Jason’s Early Walk

For I know the thoughts that I think toward you, says the Lord, thoughts of peace and not of evil, to give you a future and a hope.

Jeremiah 29:11 NKJV

Jeremiah 29:11 is my favorite verse, and a verse that God has shown to be true in so many ways. I don’t recall if it was one of the verses I clung to in my early years, or one I clung to when I was struggling in the darkness, but it certainly has been a verse near and dear to my heart for many years now. I can say, with absolute certainty, that God is alive, that He is moving in my life, and that He has a hope for my life. This isn’t just a belief. It isn’t just faith. It is truth that I have personally experienced, and continue to experience to this day.

I rededicated my life to the Lord on July 4, 1996, and I can honestly say that after that date, my life changed forever. Sure, I was still working the dead-end job of security. I still had all the speedbumps that I put into my life in regards to my education that would hinder me. Yes, even the depression was still there in my mind. These things looked bleak and hopeless before that fateful night, but now, I had given it to God and moved out of His way.

There was a kiosk in the mall of a company known as “Internet in a Mall.” They were a small Internet Service Provider that I decided to sign up with for my Internet service. I was still living with my parents at the time, but I had my own phone line and my own computer. I would talk to the employees there quite regularly, and when I had problems with the service, I talked to them about it. They could tell that I knew a lot about computers. One day, not long after I rededicated my life, one of the employees came up to me and handed me an application. “We’re opening a new location. You’re already hired. Just fill out this application to make it official.” I hadn’t even asked about it, the thought never even crossed my mind, yet here it was, being dropped into my lap like manna from heaven.

I worked for the company for a very short time, at the same time, I was still working security at the mall. In a very short time, I was promoted to assistant manager at that location. Things were looking good, until they weren’t. I was called one morning and told not to go in to work, that the company had just gone bankrupt. I was still working security at the time, so I wasn’t completely out of work. It still looked, though, like I was going to be stuck at a dead-end job. This time, though, I had something else going for me. I had a few months experience working for an ISP, which meant I could probably work for another ISP. I managed to find a small local one that was willing to hire me one day a week and for special events. It was a start, at least.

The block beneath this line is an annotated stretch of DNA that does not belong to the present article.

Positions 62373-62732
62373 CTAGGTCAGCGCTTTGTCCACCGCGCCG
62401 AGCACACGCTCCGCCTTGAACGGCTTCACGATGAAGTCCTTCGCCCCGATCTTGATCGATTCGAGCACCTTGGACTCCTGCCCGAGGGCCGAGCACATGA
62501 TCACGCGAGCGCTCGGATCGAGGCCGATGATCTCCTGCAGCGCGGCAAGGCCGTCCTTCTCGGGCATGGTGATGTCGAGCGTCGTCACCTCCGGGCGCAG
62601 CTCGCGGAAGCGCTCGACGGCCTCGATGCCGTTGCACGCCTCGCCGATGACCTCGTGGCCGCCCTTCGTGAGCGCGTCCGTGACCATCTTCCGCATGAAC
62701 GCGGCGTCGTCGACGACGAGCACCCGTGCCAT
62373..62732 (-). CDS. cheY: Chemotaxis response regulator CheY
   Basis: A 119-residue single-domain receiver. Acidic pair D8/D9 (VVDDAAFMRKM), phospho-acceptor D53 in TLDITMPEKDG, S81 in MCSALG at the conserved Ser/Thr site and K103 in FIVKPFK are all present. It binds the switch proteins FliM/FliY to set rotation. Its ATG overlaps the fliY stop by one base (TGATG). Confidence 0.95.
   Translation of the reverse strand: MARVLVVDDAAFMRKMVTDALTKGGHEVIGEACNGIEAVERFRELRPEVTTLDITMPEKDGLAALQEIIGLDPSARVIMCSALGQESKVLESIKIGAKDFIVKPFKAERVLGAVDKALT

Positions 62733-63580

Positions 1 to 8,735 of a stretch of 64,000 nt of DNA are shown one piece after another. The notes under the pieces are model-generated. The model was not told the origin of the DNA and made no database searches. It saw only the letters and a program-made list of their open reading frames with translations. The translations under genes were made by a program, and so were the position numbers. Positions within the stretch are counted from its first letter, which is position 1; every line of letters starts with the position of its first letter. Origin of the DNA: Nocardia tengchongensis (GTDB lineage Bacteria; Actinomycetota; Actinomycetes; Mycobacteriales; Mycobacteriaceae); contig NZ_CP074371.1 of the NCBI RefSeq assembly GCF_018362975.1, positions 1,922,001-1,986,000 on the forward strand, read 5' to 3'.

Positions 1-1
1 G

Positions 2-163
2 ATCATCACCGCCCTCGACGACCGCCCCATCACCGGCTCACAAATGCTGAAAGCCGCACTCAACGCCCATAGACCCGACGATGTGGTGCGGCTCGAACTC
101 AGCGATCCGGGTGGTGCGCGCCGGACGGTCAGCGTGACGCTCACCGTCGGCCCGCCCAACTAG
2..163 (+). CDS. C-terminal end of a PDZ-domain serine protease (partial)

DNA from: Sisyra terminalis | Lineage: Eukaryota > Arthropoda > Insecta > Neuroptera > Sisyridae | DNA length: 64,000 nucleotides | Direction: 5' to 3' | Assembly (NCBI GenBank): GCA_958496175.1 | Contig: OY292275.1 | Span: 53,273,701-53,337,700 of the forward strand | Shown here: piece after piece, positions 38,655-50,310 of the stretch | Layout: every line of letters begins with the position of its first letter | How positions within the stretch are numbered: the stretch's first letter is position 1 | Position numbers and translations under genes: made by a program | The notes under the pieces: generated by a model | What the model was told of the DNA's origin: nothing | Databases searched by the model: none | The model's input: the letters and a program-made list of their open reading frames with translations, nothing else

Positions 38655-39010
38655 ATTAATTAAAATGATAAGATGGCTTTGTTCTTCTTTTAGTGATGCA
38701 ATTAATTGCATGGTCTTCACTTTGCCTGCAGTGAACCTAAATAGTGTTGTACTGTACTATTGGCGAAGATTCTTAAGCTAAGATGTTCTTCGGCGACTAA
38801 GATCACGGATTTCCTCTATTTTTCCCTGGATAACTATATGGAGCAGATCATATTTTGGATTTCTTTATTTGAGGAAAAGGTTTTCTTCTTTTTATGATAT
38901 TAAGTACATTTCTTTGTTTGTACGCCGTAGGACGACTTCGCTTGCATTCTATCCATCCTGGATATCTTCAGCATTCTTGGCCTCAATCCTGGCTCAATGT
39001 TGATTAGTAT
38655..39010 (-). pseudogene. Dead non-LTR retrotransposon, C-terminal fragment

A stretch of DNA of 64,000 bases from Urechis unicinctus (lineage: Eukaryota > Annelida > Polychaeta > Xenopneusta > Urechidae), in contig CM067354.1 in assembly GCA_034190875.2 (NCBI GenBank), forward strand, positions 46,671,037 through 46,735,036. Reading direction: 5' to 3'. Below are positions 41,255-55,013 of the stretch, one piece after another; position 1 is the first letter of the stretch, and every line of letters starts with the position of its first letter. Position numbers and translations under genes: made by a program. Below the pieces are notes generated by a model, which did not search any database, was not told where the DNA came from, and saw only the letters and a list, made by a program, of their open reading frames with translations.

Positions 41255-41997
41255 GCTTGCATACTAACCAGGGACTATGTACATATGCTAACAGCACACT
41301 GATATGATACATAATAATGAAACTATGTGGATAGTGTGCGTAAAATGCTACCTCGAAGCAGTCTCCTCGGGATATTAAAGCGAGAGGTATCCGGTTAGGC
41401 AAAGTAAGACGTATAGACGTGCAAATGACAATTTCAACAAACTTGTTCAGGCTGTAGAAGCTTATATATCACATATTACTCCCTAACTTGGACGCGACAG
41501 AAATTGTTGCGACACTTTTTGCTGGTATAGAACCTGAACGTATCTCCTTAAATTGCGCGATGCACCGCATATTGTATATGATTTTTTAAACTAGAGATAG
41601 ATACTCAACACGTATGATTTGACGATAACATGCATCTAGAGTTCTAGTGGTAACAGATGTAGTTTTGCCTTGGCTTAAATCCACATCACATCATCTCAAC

A short while after I was hired, things got more unstable at the mall. I knew I had to make a choice of whether or not to stay working security. Security, while it was a dead-end job, was still a safety net for me. I was barely working at the ISP, and security had been stable. That same weekend, I was attending a Promise Keepers event in Los Angeles. I remember going to the event and praying on the way there. “Lord, I know I need to leave my security job, but I’m only working part time for the ISP. Please give me a sign that I’m making the right decision.” I didn’t know what the sign would be, or even if I would get a sign. I just put my fleece before the Lord and sought an answer. I had already made the decision, and even if I had no answer, I was going to go forward, trusting in the Lord.

The Lord answered very loudly and clearly. Those who don’t believe might stand on coincidence, but for it to happen the exact same day, the exact answer I was seeking, is about as much of a coincidence as monkeys typing War and Peace. While I was at the Promise Keepers event, I had received a voice mail message. When I listened to it, it was one of the owners of the ISP offering me a full time position starting the very next day. I hadn’t even put in the notice to quit the job with security, nor had I reached out to the ISP to see about getting hired full-time. I had only prayed, asking the Lord to confirm that I was making the right choice. I was in tears with joy. The Lord had answered my question and had shown me the way to go.

I put in my two week notice at the mall and accepted the full-time position at the ISP. The ISP was right around the corner from my church, so on my lunch break, I often went to the church bookstore/café. When I wasn’t on a call for work, I, like everyone at the office, was allowed to work on our own projects. My project was “Door to Christ.” It was a web site where I would share the Gospel, much like my goal for Reflections. At the café, I would do research, take notes, and bring those notes back to put onto the web site when I had a chance.